For everyone else, the digital dating platform can be a nightmare. Second, we must be authentic and honest with ourselves and others as we fill out our profiles.
We get caught up in the game of fleeting moments of interest that are filled with a whole lot of ego-fluffing “likes” and games of “catch me if you can” that never lead to a serious relationship. I know, I know we look younger than we are and we are on a diet because we gained some weight over the holidays.
If we do actually make it to the first da is a good chance our date will either be on their phone the entire time, show up drunk, stoned or, if we are really “lucky,” un-showered. There is only so much fibbing that can work if you actually intend to meet the person of interest, in person. Limit the air brushing in your picture profile and keep pictures no less than six months old. Be honest about your age (or as close to it as possible). Studies show people aren’t lying about their age because they care, they lie because they will be judged poorly for it.
(Yes, I had a guy show up sweaty and sunburned on our first (and last) date after he spent eight hours on the golf course.) There be a way out of this Mad Hatter’s game for finding love online. Ironic, considering we can’t control aging, everyone does it and the options to getting older are way worse. If we haven’t hiked in over a decade, we are not avid hikers.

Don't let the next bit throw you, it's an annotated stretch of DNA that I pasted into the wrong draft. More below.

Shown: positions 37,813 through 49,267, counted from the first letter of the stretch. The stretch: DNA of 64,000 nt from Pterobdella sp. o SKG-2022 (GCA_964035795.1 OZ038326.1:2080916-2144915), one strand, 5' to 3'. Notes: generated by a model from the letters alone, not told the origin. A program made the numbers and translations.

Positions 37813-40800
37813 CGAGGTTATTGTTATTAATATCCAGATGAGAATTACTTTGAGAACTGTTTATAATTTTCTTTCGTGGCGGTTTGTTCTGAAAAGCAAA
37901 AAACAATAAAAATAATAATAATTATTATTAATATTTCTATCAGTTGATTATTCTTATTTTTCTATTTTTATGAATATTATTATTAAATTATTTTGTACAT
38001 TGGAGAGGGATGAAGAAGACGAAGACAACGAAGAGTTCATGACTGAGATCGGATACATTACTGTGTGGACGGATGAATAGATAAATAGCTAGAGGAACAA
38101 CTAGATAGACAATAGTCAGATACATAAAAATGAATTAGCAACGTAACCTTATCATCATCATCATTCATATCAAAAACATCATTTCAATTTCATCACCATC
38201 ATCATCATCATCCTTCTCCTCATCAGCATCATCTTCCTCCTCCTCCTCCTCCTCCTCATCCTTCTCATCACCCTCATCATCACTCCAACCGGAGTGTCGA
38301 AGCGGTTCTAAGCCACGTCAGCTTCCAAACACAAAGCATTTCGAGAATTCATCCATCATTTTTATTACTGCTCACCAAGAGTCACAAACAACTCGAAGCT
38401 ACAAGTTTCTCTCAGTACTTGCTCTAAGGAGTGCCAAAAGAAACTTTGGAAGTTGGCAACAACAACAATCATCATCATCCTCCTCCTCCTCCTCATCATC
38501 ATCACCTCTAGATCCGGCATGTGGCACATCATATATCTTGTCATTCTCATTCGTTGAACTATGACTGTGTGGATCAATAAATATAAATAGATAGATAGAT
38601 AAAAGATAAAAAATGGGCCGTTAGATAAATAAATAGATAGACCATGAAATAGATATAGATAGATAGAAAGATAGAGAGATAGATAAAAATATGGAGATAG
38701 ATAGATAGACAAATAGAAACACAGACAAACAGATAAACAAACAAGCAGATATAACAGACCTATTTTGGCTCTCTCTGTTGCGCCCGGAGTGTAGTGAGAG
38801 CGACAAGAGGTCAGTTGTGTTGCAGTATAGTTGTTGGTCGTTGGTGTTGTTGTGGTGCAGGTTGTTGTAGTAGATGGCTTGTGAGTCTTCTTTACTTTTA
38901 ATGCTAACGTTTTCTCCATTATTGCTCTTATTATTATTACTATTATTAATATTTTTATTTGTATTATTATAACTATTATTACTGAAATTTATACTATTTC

Has social m ruined us singles who are hoping to settle down?
I miss the days of my youth when a guy who was interested in meeting me had to pick up the phone, use a third party delivery system like a friend, or ask my parents if it was okay to go out with me.
It is both rude and hazardous to ask for or give a home or work address to someone you meet online at a dating site.
The rules of conduct are seemingly made up by a hodge-podge of daters’ experiences and professionals (like me) who help frustrated singles looking for a serious relationship in the world of dating.